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Language can be a powerful tool. The animal rights groups are fully aware of that concept, and have effectively used language as a weapon against animal owners. Consider the slurs "puppy mill", "backyard breeder" and other derogatory terms, coined by animal rights activists and effectively designed to alter public perception of the dog breeder. The word "adopt" also figures heavily into that anti-breeder strategy. We are told by those riding atop the high horse that we should "Adopt, not shop."
There really is no practical distinction between adopting versus shopping. In both types of transactions, money always changes hands. So does it matter how we might choose to refer to either situation? Perhaps. "Sell" implies a cold, strictly commercial transaction. "Adopt" is a warm and fuzzy term, invoking visions of nurturing, noble intent, and a sense of family. So why not use the term "adopt" when you bring a new pet into your home....from any source?
A friend of mine sent along these thoughts on the use of the term "adopt".
Adoption of a child involves:
1. a great deal of money
2. a burning desire on the part of the potential 'parents' to have one of their own "species' to raise and protect
3. the courts and at least a lawyer or two
4. an in depth study of the family including discussions with
neighbors, other family and friends
5. always a home check
6. an in depth criminal background check
7. can involve background check on religious views, social views and more.
8. considerattion of age, marital status , sexual preferences, and much more..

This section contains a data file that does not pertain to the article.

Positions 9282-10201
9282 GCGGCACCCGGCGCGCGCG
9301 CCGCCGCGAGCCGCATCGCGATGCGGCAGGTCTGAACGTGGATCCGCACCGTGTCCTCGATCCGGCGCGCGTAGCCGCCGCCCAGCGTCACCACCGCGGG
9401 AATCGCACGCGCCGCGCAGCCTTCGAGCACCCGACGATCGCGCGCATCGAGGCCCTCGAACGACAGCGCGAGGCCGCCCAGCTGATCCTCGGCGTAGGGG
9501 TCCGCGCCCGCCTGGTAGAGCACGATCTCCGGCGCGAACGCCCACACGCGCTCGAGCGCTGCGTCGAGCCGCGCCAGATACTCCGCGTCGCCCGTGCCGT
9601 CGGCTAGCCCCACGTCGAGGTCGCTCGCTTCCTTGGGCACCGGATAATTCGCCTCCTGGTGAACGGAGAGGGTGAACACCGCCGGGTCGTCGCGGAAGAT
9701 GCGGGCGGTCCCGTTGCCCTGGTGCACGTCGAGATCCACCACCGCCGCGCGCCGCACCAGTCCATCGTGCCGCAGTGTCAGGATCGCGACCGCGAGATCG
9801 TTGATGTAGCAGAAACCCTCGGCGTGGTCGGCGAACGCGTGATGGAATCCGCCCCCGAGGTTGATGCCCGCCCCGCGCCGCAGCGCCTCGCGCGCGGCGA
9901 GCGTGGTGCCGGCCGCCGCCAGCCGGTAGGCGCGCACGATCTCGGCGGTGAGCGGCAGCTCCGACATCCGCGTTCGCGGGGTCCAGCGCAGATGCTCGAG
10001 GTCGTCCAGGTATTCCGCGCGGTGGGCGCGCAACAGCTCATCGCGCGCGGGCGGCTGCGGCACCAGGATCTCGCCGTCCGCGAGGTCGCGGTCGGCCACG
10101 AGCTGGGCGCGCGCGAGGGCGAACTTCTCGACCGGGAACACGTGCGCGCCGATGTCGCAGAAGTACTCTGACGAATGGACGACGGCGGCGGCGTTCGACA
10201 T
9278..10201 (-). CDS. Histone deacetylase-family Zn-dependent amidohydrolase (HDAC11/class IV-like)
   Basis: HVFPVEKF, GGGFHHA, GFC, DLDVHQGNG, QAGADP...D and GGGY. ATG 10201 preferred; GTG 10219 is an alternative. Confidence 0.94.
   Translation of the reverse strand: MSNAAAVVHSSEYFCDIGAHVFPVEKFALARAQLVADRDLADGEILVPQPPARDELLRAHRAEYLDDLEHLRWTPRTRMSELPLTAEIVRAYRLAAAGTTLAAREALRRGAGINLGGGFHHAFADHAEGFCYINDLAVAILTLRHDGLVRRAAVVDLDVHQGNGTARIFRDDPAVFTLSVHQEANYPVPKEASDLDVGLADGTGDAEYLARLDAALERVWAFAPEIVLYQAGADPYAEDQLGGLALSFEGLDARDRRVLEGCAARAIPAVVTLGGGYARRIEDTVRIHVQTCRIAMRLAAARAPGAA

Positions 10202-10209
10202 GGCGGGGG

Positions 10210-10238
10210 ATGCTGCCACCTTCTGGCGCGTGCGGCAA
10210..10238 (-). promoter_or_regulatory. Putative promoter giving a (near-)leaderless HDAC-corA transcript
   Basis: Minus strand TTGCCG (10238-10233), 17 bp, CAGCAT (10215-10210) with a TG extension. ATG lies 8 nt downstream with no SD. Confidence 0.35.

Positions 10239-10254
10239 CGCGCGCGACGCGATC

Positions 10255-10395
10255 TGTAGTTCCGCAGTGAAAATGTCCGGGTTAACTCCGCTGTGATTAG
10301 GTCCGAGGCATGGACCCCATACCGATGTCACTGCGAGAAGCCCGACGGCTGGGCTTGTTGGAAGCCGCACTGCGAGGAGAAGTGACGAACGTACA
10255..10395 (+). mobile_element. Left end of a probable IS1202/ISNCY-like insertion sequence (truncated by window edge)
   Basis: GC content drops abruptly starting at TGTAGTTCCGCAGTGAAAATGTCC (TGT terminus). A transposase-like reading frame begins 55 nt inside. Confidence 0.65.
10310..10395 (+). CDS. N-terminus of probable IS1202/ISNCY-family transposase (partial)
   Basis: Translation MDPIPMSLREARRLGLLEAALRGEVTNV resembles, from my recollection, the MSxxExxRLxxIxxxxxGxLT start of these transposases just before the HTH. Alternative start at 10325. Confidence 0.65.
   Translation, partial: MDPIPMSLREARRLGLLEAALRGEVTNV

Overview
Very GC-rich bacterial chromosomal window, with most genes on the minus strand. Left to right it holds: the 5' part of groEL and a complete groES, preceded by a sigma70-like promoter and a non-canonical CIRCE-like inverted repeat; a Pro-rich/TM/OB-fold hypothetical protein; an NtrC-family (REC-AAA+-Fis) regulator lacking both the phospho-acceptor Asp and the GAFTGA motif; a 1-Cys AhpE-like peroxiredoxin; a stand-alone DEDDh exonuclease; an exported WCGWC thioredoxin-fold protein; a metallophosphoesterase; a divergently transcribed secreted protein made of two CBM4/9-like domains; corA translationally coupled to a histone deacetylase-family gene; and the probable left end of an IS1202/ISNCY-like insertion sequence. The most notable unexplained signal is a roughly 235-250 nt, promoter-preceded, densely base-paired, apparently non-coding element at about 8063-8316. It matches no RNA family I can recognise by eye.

9. assessment by a third party of amount of time spent at home
10. assessment of other children in the home
11. evaluation of the housing situation.. number of bedrooms, living space.. etc..
12. There's always a case worker involved before you are allowed to
Then there is this published statement regarding adoption:
"Frustrated adoptive parents have been heard to claim that they feel they should have a "right" to adopt, and they demand the cooperation of others in protecting those rights. Although it is true that everyone has a "right" to desire and to attempt an adoption, from a practical standpoint, no one has an absolute "right" to adopt."How many times have you heard from AR's that "adopting or being the guardian" of a pet is a privilege.. not a right. This is not a simple.. "Oh I love my dog and he is like my child"..This is a term that can change the very process of acquiring a pet. Please give this some thought before you use the term "adopt" when referring to a pet.